You will find that the skirts from this point in time tend to be quite narrow, A-line in shape, and the hemlines hit at or just below the knee.This was intended to conserve fabric that could be used elsewhere for the war effort.Printed fabrics were very common in the handmade clothing of the era, with florals being highly favoured.In manufactured goods however, prints were not nearly as common.Feedsack fabric was still widely used, and re-fashioning old garments to suit the new silhouettes and styles was very common.The phrase “Made Do and Mend” came about due to this.Everyone was encouraged to restyle, refashion, and repair the items they already possessed.You will find many similarities in fashion between the late 1930s and the early 1940s, as fashion was not necessarily a top priority during the war years.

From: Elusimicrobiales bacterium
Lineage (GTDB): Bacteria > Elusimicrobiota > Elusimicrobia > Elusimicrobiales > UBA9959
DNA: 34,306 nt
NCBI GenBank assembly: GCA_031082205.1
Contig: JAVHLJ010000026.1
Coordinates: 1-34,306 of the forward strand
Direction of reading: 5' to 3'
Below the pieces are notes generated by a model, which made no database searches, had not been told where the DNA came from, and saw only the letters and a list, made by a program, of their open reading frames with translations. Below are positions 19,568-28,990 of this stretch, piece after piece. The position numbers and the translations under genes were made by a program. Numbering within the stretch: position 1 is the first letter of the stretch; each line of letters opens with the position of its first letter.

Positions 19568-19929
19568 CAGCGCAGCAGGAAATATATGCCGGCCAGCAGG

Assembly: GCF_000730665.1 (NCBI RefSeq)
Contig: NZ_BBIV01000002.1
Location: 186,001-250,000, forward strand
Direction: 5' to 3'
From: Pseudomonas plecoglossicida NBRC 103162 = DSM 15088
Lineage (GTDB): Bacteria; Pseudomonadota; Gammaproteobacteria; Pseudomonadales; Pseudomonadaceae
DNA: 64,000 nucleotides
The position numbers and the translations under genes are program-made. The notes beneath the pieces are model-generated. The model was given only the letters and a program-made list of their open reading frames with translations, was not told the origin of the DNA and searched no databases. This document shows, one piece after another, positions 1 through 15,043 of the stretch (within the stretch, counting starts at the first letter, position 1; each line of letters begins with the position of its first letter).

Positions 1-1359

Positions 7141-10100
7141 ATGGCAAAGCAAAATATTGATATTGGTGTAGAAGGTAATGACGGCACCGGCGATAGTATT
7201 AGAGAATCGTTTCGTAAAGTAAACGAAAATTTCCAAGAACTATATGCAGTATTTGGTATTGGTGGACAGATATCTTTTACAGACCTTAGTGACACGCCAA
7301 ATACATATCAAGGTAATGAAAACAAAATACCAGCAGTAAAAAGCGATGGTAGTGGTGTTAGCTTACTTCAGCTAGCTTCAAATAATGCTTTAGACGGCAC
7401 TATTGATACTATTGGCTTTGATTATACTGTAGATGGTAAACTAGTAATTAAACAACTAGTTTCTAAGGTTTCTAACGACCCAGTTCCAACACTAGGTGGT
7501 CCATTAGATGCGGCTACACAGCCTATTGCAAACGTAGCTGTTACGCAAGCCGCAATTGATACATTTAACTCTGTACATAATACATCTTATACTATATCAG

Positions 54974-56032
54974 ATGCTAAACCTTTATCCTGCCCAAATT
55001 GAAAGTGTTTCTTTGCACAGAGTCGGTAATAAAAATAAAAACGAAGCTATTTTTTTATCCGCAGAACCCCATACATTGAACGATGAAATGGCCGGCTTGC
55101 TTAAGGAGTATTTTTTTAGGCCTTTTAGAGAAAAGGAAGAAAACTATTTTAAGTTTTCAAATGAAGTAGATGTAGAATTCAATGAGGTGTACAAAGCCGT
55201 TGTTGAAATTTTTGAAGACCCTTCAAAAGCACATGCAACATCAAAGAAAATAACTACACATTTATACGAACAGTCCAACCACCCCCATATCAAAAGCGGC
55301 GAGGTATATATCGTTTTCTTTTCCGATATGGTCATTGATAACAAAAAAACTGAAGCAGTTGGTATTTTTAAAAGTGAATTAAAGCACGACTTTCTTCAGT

Due to this, homemade clothing was as popular as it was in during the 1930s.
Due to these restrictions, rayon was the number one choice in fabric for women’s fashion during the forties, as it was readily available and inexpensive to produce.
Manufacturers of this fabric found ways to make it resemble satin, among other materials, making it ideal for day, evening, and formal wear.
Women had grown tired of the fashion restrictions through the war and Dior was their answer.
His influence completely changed the silhouette from the broad shoulder, short skirted, military-influenced look to a soft, romantic hourglass shape – with much more fabric used.